Articles tagged with: Richard Jefferies

Barbury Castle: Fine Views and Fortifications

on Monday, 31 July 2017. Posted in Archaeology, Wiltshire Places

Iron Age hillforts must be one of the most visited types of archaeological sites in the country.  Recently I have been up to Barbury Castle a couple of times and have been reminded how impressive and commanding this site is, not just because of its massive ramparts, but also its good state of preservation and all of the other archaeological features you can see from here.  It is one of the most impressive of the 35 hillforts we have in the Wiltshire and Swindon area, with panoramic views that take in the Marlborough Downs and the Vale of Pewsey.

Barbury Castle from north west. Aerial photo from 1991. Wiltshire Council

Barbury is located between Wroughton and Swindon and the County boundary, as well as parish boundaries, run through the middle of the hillfort.  The hillfort was built in the Iron Age, probably around 700 BC and is likely to have been continuously used until the Roman invasion in the mid 1st century AD.  It was one of a string of hillforts built close to the line of the Ridgeway, considered to be an ancient long distance routeway.  Three other hillforts, Liddington, Uffington and Martinsell are all intervisible with Barbury.  It is the most developed and most impressive of the Ridgeway hillforts, having double ramparts on the south side and triple on the north side (possibly an unfinished circuit).  In places the banks or ramparts stand over 3 metres in height even now and in the Iron Age would have been topped with wooden palisades and defensive towers.  Located at 262 metres above sea level Barbury was built on the highest point of the local area, a beneficial defensive position with commanding views of the landscapes below.

The ramparts at Barbury enclose an area of about 5 hectares and there were two original entrances that survive today at the east and west sides.  Unfortunately there has been little modern archaeological investigation to tell us details of the lives lived at Barbury.  However, the results of a geophysical survey carried out by English Heritage in 1998 indicate that the interior is littered with hundreds of pits (probably for grain storage) and other features, some of which are the remains of huts or roundhouses.

The interior of the hillfort as well as the ramparts have suffered some damage in the 1940s from the activities of American troops and the Home Guard who were based at the nearby Wroughton Airfield during the war and used Barbury as a training ground.  The original hillfort entrances were unfortunately widened by American troops in order to get their trucks into the interior.  Fortunately, we have a measured survey drawn in 1884 by General Augustus Pitt Rivers, the first ever Inspector of Ancient Monuments, to show how they would have been.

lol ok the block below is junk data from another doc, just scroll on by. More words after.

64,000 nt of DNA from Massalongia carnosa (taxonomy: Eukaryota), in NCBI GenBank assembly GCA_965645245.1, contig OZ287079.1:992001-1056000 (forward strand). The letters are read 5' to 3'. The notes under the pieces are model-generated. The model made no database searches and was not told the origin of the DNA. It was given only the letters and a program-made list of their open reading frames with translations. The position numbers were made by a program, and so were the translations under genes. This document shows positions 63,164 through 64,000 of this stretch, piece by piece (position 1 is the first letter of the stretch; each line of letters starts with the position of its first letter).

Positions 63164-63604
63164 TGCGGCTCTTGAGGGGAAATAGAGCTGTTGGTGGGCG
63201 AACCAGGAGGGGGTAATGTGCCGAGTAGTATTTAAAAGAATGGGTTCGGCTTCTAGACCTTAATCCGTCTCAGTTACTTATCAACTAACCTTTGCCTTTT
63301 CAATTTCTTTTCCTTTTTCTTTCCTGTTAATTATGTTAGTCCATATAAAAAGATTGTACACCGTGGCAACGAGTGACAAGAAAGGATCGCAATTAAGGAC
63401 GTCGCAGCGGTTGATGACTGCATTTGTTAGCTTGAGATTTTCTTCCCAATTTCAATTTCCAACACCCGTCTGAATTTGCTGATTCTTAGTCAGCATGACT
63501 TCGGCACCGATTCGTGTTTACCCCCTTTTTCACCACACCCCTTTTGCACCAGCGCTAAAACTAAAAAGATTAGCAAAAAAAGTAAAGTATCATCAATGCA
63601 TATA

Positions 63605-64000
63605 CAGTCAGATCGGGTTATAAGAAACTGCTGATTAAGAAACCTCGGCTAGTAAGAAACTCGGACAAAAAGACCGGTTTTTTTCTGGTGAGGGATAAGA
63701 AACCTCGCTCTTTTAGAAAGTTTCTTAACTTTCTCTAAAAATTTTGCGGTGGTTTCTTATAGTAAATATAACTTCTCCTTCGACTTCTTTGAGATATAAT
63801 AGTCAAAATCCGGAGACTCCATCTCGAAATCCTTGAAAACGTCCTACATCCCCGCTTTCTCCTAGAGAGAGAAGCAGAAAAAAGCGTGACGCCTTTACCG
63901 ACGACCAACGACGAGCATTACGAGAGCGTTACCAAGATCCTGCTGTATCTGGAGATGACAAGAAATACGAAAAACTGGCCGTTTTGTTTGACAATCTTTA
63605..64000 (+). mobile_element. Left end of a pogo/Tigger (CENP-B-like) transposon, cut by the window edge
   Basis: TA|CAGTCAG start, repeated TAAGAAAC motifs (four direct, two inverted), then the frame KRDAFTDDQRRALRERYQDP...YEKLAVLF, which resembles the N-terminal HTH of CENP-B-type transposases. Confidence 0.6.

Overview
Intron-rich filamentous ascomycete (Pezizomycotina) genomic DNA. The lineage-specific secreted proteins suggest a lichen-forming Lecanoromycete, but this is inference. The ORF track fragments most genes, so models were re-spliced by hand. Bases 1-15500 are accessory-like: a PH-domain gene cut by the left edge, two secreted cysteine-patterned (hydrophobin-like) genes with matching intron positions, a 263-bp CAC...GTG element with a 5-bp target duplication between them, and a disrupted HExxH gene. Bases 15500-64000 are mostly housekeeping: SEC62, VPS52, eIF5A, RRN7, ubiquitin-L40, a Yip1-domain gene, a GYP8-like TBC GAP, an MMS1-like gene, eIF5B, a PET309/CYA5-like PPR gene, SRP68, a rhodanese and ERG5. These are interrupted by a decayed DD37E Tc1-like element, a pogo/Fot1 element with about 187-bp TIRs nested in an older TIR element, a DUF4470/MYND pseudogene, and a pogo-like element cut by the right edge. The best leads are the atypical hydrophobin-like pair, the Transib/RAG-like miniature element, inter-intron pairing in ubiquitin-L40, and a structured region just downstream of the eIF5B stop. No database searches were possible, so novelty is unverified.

Herbal Lore

on Monday, 09 November 2015. Posted in Traditions and Folklore

In times gone by, the Rev. W. Zapprell Allan of Broad Chalke claimed that there was no wise woman better than Old Dame Zargett with her knowledge of herbs and simples.

The most highly regarded of all the herbs were hellebore, rosemary, lavender, sage, comfrey, rue, wormwood, marjoram and vervain, with verbena, mint and chamomile following close on their heels. Kathleen Wiltshire, long-term resident of All Cannings, lists almost 60 in her book ‘Wiltshire Folklore’, available at WSHC, and I have listed just a few for you here.

Betony was the one herb not to be without. It is a woodland plant with purple-red flowers that bloom from June to September and, excepting the roots, the whole plant is of good use. ‘Sell your coat and buy betony’ is an old Wiltshire saying. It was said to have still surpassed modern drugs during WWII being especially helpful for the burns of RAF pilots.

I don’t know about you, but I usually try to avoid brambles, especially when picking blackberries, but they were very good at easing scalds. Just dip nine leaves in water and apply to the wound whilst repeating a chant three times to each leaf:

‘Three ladies came from the east,

One brought fire, and two brought frost,

Out with the fire, and in with the frost,

In the name of the Father, and of the Son, and of the Holy ghost,

Amen-Amen-Amen’

The bramble was considered to be a sacred plant, in the same vein as the rowan and oak. Brambles could also be used as a cure for whooping-cough if they were forming an arch with the tip of the arch sending down a new root. Initially the treatment was just to crawl under the arch, but it was later modified, usually by repeating the process nine times on nine consecutive days.

Fleabane does what it says on the tin! It was burnt to drive out fleas and other insects from the straw used on floors in rooms.

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